"Whether we're going to say Carlos is going to play first base or Brett's going to play first base or whatever, let's let these guys go play and continue to work," Mills said. "We're keeping an open mind with those guys, and that's going to help as we go into Spring Training."
The Astros acquired Wallace from the Blue Jays in July in a secondary deal of the Roy Oswalt trade with the Phillies, and anointed him their starting first baseman when Berkman was dealt to the Yankees only hours later.
Wallace, an accomplished hitter in the Minor Leagues, hit just .222 with two homers and 13 RBIs in 51 games for the Astros. He wound up splitting time at first base in September with Lee, who's been the team's starting left fielder since 2007 but is a defensive liability.
"Brett Wallace is going to be a good Major League player, and we saw that at times last [season]," Mills said. "The at-bats he was able to get were extremely crucial in his development. If he's ready to be a Major League first baseman, he can do the job. If he doesn't and has to go back to Triple-A for a short time or whatever, it will be a situation where he knows exactly what it's going to take for him to be a solid Major League player."
Mills is about a month removed from reconstructive knee surgery and was moving gingerly about the lobby at the Dolphin Resort. Mills spent part of Monday in a meeting with general manager Ed Wade and his staff, talking about not only the first-base situation, but also what moves the team might be willing to make.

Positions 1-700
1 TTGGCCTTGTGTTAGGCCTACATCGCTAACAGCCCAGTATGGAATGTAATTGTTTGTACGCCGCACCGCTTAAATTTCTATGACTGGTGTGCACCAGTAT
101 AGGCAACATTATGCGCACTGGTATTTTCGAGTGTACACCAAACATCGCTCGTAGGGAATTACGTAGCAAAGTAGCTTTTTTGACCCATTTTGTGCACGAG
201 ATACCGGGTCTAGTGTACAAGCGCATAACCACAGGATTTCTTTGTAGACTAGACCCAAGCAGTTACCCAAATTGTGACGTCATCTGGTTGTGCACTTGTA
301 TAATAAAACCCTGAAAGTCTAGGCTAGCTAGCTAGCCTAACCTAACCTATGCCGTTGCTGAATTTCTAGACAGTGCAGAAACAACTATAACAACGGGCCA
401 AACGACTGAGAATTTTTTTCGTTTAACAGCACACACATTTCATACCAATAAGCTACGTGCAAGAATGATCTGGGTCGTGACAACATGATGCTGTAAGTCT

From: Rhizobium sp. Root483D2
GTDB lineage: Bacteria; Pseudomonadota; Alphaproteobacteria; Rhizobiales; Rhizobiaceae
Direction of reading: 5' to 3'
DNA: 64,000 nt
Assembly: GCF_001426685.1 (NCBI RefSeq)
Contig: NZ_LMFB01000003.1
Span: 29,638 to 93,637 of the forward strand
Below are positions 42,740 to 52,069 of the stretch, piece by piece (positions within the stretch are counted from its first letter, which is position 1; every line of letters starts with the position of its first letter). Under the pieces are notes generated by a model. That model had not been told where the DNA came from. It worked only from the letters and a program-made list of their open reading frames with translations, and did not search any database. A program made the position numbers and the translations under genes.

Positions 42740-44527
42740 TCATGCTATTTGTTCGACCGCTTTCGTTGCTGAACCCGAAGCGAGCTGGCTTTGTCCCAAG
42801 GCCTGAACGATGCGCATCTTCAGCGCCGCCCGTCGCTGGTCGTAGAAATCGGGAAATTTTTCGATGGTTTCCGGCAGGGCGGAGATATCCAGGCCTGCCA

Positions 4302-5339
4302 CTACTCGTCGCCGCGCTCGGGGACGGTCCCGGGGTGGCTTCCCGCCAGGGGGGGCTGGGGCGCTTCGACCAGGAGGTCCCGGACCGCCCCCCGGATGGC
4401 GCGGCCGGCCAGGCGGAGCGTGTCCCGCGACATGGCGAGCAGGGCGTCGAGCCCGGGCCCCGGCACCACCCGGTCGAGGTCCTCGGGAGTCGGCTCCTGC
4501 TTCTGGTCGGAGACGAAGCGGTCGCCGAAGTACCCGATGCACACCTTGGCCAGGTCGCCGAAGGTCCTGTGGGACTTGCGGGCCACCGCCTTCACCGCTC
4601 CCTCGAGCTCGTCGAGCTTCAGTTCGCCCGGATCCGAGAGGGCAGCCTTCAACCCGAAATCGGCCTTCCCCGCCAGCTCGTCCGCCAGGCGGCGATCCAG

"We're going to be as active as we can be trying to improve our club," he said. "If you go around our ballclub, we've got some pretty good players already in place [based on] how they played for most of last [season]. We can see that. We want to get better, but at the same time we don't want to tear down what go us better. It's going to be interesting to see what pieces are out there and how we can get better."
Mills believes the Astros have already gotten better offensively with the addition of Clint Barmes, who was acquired last month in a trade with the Rockies. He's penciled in to play shortstop, but Mills doesn't want to pigeon-hole him so early in the offseason.
"He's such a valuable player, such a good player and a guy we want on the field," Mills said. "If he fits there, that's where he's going to be. If he and [Jeff] Keppinger or whatever are going to do some things at second base, we'll see. There's no doubt he's got some value with us, and hopefully he'll fit in. There's no reason to think he won't, whether it's at shortstop or whatever."
Mills said he'd be open to Brian Bogusevic splitting time in left field, presumably with Jason Michaels, to start 2011, and he's anxious to see what top prospect Jordan Lyles can do while battling for a spot in the rotation.
"I haven't really had an opportunity to see much of him, but I've read all the reports and listened to what a lot of people have said, and they think there's no doubt he has an opportunity to fit into that mix we're going to have in that fifth-starter position," Mills said. "At the same time, I don't want to anoint him as our fifth starter. The guy hasn't had a chance to do it against Major League competition, so we'll get an opportunity to see moving forward where he's at."
Mills, who was hired last October after six years as bench coach with the Red Sox, guided the Astros to a 76-86 finish last season, overcoming two early eight-game losing streaks that led to a 17-34 start. He's no longer the junior member of the managerial fraternity, having been supplanted by a handful of new managers for 2011.
With a contract extension under his belt, an ever-improving farm system and a strong finish to last season, Mills believes the Astros are on the right path for success.
"There's no doubt that's something to build on, but the thing is these guys were able to see they could have success," he said. "They could have fun and they could win."